Clerk, Sir Dugald

Clerk, Sir Dugald
b. 31 March 1854 Glasgow, Scotland
d. 12 November 1932 Ewhurst, Surrey, England
Scottish mechanical engineer, inventor of the two-stroke internal combustion engine.
Clerk began his engineering training at about the age of 15 in the drawing office of H.O.Robinson \& Company, Glasgow, and in his father's works. Meanwhile, he studied at the West of Scotland Technical College and then, from 1871 to 1876, at Anderson's College, Glasgow, and at the Yorkshire College of Science, Leeds. Here he worked under and then became assistant to the distinguished chemist T.E.Thorpe, who set him to work on the fractional distillation of petroleum, which was to be useful to him in his later work. At that time he had intended to become a chemical engineer, but seeing a Lenoir gas engine at work, after his return to Glasgow, turned his main interest to gas and other internal combustion engines. He pursued his investigations first at Thomson, Sterne \& Company (1877–85) and then at Tangyes of Birmingham (1886–88. In 1888 he began a lifelong partnership in Marks and Clerk, consulting engineers and patent agents, in London.
Beginning his work on gas engines in 1876, he achieved two patents in the two following years. In 1878 he made his principal invention, patented in 1881, of an engine working on the two-stroke cycle, in which the piston is powered during each revolution of the crankshaft, instead of alternate revolutions as in the Otto four-stroke cycle. In this engine, Clerk introduced supercharging, or increasing the pressure of the air intake. Many engines of the Clerk type were made but their popularity waned after the patent for the Otto engine expired in 1890. Interest was later revived, particularly for application to large gas engines, but Clerk's engine eventually came into its own where simple, low-power motors are needed, such as in motor cycles or motor mowers.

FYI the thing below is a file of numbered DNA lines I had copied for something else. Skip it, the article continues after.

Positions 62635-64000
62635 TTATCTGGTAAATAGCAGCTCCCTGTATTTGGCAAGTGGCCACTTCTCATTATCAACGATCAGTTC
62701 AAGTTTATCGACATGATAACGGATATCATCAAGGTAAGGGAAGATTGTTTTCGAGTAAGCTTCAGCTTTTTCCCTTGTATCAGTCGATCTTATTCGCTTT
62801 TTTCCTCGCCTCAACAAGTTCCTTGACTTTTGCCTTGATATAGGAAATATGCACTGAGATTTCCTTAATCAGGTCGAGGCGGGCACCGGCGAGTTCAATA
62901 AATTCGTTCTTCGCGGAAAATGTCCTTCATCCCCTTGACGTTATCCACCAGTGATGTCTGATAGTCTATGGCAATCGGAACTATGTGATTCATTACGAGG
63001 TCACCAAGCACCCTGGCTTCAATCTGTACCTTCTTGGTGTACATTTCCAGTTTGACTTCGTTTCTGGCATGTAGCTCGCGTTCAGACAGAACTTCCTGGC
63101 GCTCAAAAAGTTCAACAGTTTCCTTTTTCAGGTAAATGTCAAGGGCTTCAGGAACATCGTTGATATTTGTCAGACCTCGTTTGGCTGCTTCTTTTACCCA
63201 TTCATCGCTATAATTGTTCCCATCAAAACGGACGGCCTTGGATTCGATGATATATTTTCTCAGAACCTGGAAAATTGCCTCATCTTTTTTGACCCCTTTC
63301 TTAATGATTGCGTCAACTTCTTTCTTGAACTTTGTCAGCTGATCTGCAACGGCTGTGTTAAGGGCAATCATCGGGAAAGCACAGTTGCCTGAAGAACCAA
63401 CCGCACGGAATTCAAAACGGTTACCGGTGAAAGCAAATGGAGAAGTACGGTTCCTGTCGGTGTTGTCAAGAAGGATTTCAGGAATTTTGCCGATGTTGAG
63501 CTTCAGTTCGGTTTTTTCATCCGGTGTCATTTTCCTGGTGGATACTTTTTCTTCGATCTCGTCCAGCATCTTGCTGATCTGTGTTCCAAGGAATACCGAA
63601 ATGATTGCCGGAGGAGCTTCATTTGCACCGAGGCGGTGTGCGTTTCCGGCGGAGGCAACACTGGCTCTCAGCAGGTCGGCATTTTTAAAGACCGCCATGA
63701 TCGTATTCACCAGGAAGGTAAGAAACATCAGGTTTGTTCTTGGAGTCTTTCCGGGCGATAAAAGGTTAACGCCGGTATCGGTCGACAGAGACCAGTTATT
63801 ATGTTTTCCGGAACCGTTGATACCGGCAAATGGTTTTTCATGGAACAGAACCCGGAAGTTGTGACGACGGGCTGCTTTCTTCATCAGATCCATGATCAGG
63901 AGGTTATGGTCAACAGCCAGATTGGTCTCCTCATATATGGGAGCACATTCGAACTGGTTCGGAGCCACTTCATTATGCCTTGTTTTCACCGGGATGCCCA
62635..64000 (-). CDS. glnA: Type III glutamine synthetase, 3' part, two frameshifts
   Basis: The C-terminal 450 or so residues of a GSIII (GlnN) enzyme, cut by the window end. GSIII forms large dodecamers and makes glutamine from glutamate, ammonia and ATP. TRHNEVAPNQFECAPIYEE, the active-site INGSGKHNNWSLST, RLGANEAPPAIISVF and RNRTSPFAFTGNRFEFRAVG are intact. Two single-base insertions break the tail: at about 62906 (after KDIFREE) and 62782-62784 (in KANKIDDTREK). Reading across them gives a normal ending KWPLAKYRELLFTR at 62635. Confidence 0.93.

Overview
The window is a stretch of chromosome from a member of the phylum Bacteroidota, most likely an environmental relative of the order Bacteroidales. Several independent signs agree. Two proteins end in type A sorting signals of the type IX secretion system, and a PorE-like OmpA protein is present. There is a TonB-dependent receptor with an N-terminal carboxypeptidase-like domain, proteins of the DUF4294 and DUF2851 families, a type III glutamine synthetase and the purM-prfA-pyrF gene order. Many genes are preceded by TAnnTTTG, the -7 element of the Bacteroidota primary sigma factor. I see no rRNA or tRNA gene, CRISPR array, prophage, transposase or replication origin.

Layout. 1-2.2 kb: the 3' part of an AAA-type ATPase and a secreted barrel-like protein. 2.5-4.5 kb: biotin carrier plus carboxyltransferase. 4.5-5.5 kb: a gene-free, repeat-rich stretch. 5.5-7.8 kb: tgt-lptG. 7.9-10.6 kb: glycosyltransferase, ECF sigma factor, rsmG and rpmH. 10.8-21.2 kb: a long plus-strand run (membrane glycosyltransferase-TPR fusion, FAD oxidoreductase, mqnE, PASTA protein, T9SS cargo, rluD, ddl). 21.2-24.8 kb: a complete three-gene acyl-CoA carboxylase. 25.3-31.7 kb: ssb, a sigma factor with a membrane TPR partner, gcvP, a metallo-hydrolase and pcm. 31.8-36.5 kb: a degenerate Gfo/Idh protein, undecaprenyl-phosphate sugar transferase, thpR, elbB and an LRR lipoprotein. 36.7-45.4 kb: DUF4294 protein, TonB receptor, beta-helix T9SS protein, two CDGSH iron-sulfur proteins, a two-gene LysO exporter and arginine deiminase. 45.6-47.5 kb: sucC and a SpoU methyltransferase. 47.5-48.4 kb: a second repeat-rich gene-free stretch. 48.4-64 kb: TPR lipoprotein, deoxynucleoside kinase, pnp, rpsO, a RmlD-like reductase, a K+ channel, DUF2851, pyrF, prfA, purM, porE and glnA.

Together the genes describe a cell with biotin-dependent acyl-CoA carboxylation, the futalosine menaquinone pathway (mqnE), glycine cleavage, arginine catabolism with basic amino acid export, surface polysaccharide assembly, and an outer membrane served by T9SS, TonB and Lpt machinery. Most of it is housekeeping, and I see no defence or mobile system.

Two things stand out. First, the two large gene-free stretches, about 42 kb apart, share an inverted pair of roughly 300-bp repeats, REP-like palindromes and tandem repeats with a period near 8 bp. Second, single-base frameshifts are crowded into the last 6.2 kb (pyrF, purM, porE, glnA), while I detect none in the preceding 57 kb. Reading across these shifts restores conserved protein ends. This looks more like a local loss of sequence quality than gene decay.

Clerk's work on the theory and design of gas engines bore fruit in the book The Gas Engine (1886), republished with an extended text in 1909 as The Gas, Petrol and Oil Engine; these and a number of papers in scientific journals won him international renown. During and after the First World War, Clerk widened the scope of his interests and served, often as chairman, on many bodies in the field of science and industry.
Principal Honours and Distinctions
Knighted 1917; FRS 1908; Royal Society Royal Medal 1924; Royal Society of Arts Alber Medal 1922.
Further Reading
Obituary Notices of Fellows of the Royal Society, no. 2, 1933.

Biographical history of technology. - Taylor & Francis e-Librar. . 2005.

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